HGTV Kills the Personalization of Housing Décor
While some interior design trends are timeless, there are some that are bound to age out quicker than others. While some say that all trends come back into style eventually, do you really want to be stuck with bland and outdated styles until that type maybe comes around? A common theme lately, thanks in part to the popular housing shows on HGTV and the DIY Network, is a “farmhouse” décor. Items like:
Gray laminate floors
Walls of shiplap
While these can all be beautiful updates to a home, they are quite a common sight in rental homes and recent flips across the country. Many of these trends found their origins in different house flipping shows made popular television networks, and often are chosen as an easy way to cut costs with cheap materials and easy cover-ups. These trends then flooded websites like Pinterest and Tik Tok, and the materials become commonplace in hardware and home improvement stores – suddenly everyone was an interior design expert at the level of Chip and Joanna Gaines. But at what cost?
Amanda Mull made a very good point in this podcast (around the 15 minute mark) about the wide availability of materials for these trends among house flippers and landlords, making the cost of materials cheaper and super-saturating the market with these “exclusive details.” As these trends remain a popular choice as quick updates for landlords and house flippers, cheaper options emerge that are even LESS durable. For instance, instead of actual subway tiles in a backsplash, you can now get pre-cut stickers with a faux subway tile print. From far away it looks good, but up close it’s definitely not high quality – it’s not even real tile! Laminate is another example of this trend – while it may be a durable and less expensive option than real wood floors, it’s not likely to last as long or put up with as much wear and tear while still looking nice.
That leads to another argument made by Mull: these updates are being done by individuals who will never have to live with them. While a beautiful (fake) reclaimed wood barn door across the bathroom portal may look good, it is necessary to point out that it does not seal very well to provide privacy. Sound, light, and smell can all escape, and in a household with multiple occupants, that’s less than ideal. Living with these features isn’t always a picnic.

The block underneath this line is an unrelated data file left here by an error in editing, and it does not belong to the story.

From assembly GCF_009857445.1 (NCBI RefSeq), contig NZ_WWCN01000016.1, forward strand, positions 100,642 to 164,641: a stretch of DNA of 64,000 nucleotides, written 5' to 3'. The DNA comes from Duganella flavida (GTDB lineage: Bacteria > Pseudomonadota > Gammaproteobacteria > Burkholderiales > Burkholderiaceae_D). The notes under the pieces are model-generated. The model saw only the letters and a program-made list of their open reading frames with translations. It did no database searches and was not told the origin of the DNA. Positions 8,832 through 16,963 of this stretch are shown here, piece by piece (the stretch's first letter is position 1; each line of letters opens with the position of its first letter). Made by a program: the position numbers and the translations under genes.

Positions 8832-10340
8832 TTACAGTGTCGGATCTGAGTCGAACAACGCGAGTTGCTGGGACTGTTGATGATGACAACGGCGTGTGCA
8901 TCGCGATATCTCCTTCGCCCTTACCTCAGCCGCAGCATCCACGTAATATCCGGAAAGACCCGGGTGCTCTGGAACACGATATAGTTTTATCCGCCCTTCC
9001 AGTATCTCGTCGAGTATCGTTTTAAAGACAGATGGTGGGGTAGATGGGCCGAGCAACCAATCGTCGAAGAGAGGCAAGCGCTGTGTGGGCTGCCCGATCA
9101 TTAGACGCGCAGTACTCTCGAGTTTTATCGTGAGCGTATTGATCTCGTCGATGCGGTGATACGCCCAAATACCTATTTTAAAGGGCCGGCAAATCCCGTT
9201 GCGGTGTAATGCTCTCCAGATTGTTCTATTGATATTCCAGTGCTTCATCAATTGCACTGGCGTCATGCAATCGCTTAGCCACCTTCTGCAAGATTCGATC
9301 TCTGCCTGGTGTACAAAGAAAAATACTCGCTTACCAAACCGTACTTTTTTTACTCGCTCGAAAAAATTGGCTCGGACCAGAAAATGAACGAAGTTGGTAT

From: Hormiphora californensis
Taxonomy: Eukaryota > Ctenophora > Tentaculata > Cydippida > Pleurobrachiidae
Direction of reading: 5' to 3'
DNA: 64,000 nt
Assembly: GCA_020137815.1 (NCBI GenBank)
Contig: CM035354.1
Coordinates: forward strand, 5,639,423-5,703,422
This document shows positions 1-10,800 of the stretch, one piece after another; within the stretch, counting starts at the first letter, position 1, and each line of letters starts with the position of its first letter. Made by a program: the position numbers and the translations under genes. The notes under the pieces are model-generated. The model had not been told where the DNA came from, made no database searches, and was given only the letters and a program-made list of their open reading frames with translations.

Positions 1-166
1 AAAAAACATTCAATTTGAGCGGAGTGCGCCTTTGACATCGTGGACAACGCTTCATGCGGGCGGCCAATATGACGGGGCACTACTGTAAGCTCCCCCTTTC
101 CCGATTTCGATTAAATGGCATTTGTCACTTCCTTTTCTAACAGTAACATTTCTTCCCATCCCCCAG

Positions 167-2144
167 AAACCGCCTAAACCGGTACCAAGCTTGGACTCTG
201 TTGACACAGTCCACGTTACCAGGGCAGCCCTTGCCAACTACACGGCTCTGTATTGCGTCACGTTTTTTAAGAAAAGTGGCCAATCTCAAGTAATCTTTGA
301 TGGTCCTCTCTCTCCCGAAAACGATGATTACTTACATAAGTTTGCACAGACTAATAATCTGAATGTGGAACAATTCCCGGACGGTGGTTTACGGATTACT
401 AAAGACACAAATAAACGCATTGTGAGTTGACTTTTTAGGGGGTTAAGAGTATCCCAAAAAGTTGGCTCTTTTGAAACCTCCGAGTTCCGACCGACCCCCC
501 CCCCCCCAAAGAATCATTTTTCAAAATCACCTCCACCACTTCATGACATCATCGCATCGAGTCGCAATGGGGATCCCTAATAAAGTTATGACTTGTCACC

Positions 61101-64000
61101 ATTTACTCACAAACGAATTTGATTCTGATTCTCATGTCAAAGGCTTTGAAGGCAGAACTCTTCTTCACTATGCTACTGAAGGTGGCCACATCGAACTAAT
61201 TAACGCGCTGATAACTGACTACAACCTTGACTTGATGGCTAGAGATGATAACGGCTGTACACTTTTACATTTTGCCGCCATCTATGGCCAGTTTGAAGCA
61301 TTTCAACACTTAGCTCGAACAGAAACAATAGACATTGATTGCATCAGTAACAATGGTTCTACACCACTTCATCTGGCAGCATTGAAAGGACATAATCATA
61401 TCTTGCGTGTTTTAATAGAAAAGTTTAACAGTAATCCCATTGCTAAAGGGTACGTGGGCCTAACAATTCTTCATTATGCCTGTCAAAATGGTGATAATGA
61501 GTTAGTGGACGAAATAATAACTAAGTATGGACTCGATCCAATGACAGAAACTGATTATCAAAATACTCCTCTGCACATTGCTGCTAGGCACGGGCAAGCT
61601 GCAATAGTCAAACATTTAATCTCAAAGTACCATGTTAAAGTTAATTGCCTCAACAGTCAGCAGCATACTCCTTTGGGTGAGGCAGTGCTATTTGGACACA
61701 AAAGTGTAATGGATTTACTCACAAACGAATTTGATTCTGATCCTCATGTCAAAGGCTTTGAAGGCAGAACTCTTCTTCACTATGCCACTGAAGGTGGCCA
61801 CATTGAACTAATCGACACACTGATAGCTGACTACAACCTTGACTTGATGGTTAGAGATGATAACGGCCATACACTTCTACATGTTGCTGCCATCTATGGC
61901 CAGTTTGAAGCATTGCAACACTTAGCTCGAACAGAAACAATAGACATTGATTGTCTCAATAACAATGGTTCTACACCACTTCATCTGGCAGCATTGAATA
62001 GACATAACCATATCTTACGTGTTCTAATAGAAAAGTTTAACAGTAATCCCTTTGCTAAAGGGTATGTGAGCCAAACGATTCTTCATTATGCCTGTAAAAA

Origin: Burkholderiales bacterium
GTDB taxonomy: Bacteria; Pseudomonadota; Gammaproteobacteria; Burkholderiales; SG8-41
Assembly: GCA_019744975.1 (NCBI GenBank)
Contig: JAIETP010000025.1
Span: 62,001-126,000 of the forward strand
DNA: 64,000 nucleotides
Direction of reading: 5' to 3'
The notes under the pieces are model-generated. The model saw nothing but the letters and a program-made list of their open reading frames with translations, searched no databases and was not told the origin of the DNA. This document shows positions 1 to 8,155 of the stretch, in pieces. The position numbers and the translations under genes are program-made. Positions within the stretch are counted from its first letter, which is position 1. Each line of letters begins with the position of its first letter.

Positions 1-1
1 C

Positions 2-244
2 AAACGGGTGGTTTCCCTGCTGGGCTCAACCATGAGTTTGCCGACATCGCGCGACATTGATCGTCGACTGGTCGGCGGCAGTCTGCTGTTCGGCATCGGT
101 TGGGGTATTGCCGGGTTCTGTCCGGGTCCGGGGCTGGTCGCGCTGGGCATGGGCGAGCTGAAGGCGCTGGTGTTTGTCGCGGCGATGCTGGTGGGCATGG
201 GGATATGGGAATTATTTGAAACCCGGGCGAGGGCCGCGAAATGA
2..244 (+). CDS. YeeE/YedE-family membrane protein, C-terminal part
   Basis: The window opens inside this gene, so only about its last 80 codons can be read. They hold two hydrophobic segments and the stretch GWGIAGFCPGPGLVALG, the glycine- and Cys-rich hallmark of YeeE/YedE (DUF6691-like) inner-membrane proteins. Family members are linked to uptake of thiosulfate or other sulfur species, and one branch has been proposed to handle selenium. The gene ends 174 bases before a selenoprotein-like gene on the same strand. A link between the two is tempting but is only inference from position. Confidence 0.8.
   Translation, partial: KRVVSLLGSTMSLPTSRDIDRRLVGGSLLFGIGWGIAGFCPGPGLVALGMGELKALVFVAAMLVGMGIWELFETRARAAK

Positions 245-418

Also, potential buyers need to recognize that just because a home has these surface updates doesn’t mean the whole home has been updated. There can still be major issues lying underneath that those who aren’t looking carefully can miss when distracted by the trappings of a recent update. Oftentimes we see the beauty of the updates and overlook what hasn’t been renovated. Is the stick-on backsplash covering serious cracking?
If you get stuck moving into a home with these corner-cutting décor trends, there are still ways to personalize them until you are ready to make lasting improvements. Try swapping out the simple hardware on your white drawers and shaker cabinets with unique hardware. If your kitchen lacks cabinets entirely and the previous owners opted for the trendy look of open shelving, try utilizing baskets or wooden boxes to organize and soften the look. Another simple fix would be to find rugs that accent your personality to cover up the drab and cheap-looking flooring.
These options are clearly trendy for a reason: inexpensive updates combined with the clean, popular presentation of these looks creates a very tempting offer. Be sure to pay attention to the entirety of the home you are interested in, not the potential distractions. When you move in and are ready to make your own updates, select projects based on your own tastes and skills; don’t be ashamed to call in the big guns when you are not knowledgeable in an area involving electrical and construction.
Whatever your personal décor style is, part of the excitement of owning your own home is the power to put your own personal touch on it. So get excited, come up with your own ideas, and don’t let a soft-close cabinet distract you from the bigger picture when purchasing a new home.